But more than the physical accouterments of the time, the show is relatively realistic about the way society worked then. Divorce was shameful, so a woman might be told, as Midge was, “You cannot survive without a husband. Find him and make him come home.”
Brosnahan’s and Borstein’s performances are brilliant. Midge is demure, genteel, privileged. Susie is profane, wears men’s clothing, and is often mistaken for a man. A yin and yang that together are far greater than the sum of their parts. It is impossible not to get vested in their journey toward Johnny Carson.
It is a journey eased by crisp dialogue. The show was created and largely written by Amy Sherman-Palladino, the force behind “Gilmore Girls” and “Bunheads,” so it has the snappiest, most thoughtful, and often funniest dialogue this side of Aaron Sorkin.
It is so tightly woven, so dependent upon the actors’ pitch-perfect time, it is difficult to reproduce in print, but I have no shame. Here are sections of the supposedly devastating scene where Midge learns Joel is leaving:
Joel: I have to go. I have to leave. I have to leave you.
Midge: That’s my suitcase.
Joel: It is?
Midge: You’re gonna leave me with my suitcase? Joel, tomorrow is Yom Kippur.
Joel: I’m not happy.
Midge: Nobody’s happy. It’s Yom Kippur.
Or later when Joel kvetches about a rabbinical sermon: The rabbi got more laughs in five minutes than I did in five months.
Midge: You’re jealous of the rabbi? He was in Buchenwald. Throw him a bone.
It wasn’t all jokes. At one point Susie admits: “I don’t mind being alone. I just don’t want to be insignificant.”
So, what’s not to like? I think it important that when you’re reading a book or watching a film, you have to stay in the moment. Here there were too many distractions. So instead of paying full attention to the film, I wondered how Abe Weissman (Tony Shalhoub), Midge’s dad, could afford to live three floors above his daughter in a Riverside Drive building with a doorman and elevator operator and also have a maid on a math professor’s salary.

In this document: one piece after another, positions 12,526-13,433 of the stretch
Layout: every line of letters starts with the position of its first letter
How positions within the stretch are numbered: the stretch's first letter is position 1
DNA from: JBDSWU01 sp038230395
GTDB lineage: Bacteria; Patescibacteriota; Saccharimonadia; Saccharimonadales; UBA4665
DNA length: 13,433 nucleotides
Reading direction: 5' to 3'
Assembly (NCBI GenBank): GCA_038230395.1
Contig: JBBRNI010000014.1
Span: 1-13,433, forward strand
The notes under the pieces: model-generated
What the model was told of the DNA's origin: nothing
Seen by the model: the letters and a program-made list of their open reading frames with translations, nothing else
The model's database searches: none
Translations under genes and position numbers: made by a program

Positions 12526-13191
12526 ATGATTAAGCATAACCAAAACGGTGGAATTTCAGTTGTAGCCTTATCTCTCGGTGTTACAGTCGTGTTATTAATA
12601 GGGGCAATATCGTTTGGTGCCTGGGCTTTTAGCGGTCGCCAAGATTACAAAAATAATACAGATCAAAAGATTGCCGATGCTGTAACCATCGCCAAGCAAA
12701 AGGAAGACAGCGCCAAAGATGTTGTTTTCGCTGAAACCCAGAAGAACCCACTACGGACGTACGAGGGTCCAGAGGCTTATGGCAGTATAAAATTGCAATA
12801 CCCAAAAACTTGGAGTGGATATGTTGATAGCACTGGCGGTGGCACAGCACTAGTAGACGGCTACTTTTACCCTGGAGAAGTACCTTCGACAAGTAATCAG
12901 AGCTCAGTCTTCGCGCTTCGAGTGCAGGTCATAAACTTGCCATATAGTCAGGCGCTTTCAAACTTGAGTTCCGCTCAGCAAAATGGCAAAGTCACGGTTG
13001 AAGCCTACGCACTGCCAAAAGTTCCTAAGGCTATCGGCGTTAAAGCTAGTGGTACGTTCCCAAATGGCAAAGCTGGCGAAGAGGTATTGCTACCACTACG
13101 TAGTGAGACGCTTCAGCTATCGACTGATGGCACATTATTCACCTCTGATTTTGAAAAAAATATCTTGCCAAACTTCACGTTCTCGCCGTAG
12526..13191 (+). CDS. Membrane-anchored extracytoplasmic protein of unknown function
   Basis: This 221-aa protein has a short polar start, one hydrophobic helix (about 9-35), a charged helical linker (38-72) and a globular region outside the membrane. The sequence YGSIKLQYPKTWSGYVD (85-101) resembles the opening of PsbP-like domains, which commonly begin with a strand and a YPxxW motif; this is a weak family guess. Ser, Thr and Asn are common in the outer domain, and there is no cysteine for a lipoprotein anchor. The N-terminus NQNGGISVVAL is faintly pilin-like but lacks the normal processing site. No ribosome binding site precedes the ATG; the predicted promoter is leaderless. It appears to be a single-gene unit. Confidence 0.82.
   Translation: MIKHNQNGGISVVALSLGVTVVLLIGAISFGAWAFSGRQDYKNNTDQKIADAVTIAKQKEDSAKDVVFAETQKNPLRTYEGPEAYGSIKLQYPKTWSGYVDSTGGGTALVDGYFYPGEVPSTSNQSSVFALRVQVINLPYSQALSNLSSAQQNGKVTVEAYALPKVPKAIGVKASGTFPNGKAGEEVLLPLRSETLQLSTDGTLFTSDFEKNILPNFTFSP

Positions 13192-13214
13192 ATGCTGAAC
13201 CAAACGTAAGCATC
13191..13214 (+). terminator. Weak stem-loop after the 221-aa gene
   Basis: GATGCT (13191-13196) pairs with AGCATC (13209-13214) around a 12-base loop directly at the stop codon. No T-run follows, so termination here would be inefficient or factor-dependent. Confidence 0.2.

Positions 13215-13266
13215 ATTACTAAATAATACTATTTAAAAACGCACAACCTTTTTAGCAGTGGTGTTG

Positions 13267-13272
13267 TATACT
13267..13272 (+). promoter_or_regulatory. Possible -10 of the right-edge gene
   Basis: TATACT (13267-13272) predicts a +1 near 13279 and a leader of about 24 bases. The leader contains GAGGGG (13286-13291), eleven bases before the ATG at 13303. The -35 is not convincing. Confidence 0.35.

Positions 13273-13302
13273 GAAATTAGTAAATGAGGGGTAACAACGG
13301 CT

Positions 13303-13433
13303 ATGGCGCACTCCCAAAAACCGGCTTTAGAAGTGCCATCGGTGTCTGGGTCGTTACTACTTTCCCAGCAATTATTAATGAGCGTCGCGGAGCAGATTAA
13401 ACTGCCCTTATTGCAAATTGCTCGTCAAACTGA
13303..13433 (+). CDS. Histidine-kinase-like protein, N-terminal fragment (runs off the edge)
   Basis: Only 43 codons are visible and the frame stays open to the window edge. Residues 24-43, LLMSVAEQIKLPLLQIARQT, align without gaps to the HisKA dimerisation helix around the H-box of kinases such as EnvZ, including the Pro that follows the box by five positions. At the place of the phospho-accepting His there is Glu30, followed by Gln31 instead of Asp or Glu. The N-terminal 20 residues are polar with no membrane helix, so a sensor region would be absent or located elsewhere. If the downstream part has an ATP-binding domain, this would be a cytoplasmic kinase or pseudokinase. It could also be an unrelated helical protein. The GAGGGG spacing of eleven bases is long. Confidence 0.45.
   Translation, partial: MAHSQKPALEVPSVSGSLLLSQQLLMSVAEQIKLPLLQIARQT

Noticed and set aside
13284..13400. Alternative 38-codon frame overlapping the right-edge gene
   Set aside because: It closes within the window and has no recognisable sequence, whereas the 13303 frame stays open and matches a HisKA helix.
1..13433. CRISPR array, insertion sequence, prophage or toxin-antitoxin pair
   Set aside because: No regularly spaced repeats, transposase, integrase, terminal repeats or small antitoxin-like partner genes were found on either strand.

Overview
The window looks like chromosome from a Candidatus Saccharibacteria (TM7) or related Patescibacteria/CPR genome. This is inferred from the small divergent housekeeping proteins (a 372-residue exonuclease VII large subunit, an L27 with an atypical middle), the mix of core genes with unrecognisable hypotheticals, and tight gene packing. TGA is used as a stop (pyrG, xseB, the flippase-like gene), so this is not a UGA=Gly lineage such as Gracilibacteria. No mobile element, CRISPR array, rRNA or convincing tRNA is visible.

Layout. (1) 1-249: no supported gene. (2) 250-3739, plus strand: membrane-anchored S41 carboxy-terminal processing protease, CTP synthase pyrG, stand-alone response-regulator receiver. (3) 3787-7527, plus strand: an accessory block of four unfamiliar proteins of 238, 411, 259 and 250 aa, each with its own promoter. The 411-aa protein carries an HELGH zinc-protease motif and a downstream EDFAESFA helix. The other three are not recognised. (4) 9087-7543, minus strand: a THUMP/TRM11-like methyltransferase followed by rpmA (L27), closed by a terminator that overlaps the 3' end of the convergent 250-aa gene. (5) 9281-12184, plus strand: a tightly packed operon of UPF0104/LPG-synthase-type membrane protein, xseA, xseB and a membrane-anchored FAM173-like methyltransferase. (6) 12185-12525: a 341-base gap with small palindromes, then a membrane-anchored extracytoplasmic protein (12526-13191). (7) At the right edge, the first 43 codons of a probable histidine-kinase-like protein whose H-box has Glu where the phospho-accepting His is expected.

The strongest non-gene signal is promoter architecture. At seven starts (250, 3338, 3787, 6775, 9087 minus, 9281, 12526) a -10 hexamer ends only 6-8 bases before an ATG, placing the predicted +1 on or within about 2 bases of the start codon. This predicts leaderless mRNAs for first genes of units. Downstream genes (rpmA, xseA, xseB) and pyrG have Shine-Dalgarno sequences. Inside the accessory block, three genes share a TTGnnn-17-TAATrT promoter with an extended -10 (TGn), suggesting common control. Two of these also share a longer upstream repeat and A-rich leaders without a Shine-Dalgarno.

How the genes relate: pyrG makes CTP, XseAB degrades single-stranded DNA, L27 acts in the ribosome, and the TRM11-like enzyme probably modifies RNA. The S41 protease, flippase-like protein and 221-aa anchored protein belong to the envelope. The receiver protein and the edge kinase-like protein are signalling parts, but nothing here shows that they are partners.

I wondered why the Ed Sullivan Show was on when it wasn’t Sunday.
I wondered why Midge bought lamb chops for the Orthodox rabbi to eat at the break-fast from a non-kosher butcher.
More to the point, I was generally unhappy with the way the Jews were portrayed, as hypocrites who pay extra for the best seats in the synagogue but don’t bother to attend High Holy Day services, going to work instead. And hosting a break-fast when they don’t fast. The older women were scatterbrained, and Joel’s father, Moishe, was a particularly obnoxious loudmouth who owned the apartment Midge and Joel lived in and took it back when they separated, throwing his own grandchildren onto the street. According to Wikipedia, Amy describes herself as raised “Jewish. Sort of.” Amy, did you have to name the SOB Moishe? Don’t we get enough of that from Larry David?
The truth is that despite everything negative I’ve written (and there was more) I put aside assignments to binge watch the series and can’t wait for the last four episodes of the season to become available.
“The Marvelous Mrs. Maisel” comes thisclose to being the best new series of the 2017-18 season.